The Chipped Cup

My brother gave me a set of two coffee cups years ago. Etched designs gave texture to the rich blue and brown tones. He made sure to point out the marked bottom where the artist signed, so that I’d understand they were collectables, not merely mass-produced mugs. I saved them for special moments keeping them on the top shelf.

Years passed, and I hosted a variety of short and long term residents in my home, helping people with personal and financial problems. One day I went into the kitchen to pour coffee and discovered one of the two cups missing. I hadn’t used them for a while, because they were special and kept them on the top shelf, out of easy reach for me, but not for some of my tall guests. My heart dropped a little when I realized another personal item had vanished, the breakage never acknowledged, the culprit difficult to identify. What was gone was gone.

The other had a chipped rim on the side I’d normally drink from, so after a few uses, holding the cup by its body, not the handle, I decided it was too annoying to adjust to the rough edge. I put it back on the top shelf.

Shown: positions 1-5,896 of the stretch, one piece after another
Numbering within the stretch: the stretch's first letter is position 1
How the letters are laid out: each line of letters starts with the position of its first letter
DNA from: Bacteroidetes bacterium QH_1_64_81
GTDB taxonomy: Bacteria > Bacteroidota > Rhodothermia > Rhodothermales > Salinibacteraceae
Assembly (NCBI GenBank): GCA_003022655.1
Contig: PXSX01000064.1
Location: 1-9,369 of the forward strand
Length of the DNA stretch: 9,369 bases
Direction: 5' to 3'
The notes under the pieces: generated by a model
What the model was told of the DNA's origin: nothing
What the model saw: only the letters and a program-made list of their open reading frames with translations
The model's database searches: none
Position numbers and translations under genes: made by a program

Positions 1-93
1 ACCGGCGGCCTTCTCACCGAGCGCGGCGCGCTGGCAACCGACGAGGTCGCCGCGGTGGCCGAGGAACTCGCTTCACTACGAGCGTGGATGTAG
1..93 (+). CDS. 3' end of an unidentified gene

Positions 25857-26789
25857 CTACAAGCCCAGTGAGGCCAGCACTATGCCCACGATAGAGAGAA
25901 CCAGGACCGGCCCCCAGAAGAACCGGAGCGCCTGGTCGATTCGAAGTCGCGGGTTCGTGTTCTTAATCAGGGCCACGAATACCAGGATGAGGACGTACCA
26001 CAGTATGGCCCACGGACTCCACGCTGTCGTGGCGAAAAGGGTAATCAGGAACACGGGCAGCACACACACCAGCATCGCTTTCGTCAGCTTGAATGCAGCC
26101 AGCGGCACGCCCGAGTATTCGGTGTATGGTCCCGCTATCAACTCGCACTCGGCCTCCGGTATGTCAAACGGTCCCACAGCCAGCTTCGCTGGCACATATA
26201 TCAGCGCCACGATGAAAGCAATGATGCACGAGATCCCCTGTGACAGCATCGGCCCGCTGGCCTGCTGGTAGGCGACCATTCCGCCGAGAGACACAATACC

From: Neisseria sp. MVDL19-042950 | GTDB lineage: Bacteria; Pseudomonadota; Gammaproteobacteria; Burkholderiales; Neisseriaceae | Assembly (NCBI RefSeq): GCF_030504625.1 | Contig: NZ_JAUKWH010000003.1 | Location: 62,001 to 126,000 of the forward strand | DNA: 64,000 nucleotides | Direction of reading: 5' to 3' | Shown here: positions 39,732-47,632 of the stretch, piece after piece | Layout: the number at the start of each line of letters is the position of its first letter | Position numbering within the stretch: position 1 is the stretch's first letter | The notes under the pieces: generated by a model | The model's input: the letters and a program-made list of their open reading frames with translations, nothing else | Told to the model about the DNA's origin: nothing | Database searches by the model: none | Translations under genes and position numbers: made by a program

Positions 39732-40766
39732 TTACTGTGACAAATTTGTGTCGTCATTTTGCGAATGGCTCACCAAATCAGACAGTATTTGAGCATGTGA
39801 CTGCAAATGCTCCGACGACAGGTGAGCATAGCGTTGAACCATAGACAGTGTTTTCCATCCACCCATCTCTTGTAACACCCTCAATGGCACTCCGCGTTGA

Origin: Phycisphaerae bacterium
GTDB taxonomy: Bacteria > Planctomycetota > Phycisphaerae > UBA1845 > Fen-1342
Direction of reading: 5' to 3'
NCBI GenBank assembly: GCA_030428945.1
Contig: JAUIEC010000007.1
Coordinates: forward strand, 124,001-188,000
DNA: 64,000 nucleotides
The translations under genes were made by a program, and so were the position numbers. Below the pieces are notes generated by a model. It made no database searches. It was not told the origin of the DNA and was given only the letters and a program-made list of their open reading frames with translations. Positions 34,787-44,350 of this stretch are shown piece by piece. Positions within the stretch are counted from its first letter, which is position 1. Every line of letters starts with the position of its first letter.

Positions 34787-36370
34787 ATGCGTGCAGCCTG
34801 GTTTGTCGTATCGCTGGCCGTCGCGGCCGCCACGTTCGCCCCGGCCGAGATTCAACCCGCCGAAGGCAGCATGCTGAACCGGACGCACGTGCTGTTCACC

Unlike the cup, I don’t put relationships out of reach even though personal habits may annoy. Our flaws mar each of us, unique people, signed by God, the designer. Continuing to engage with others requires knowing where the “chips” are and working around them.

We’re like that cup, still marked by God as his new creation, “treasures in jars of clay.” It’s easier to spot flaw in others, more difficult to recognize our own. I tend to excuse my rough edges and believe that adjusting to their flaws is harder than them accommodating me. Sometimes it’s a good reminder to drink out of a chipped mug.

Do you?


1 Comment

  1. Thank you for the reminder that my chips are in God’s hands.

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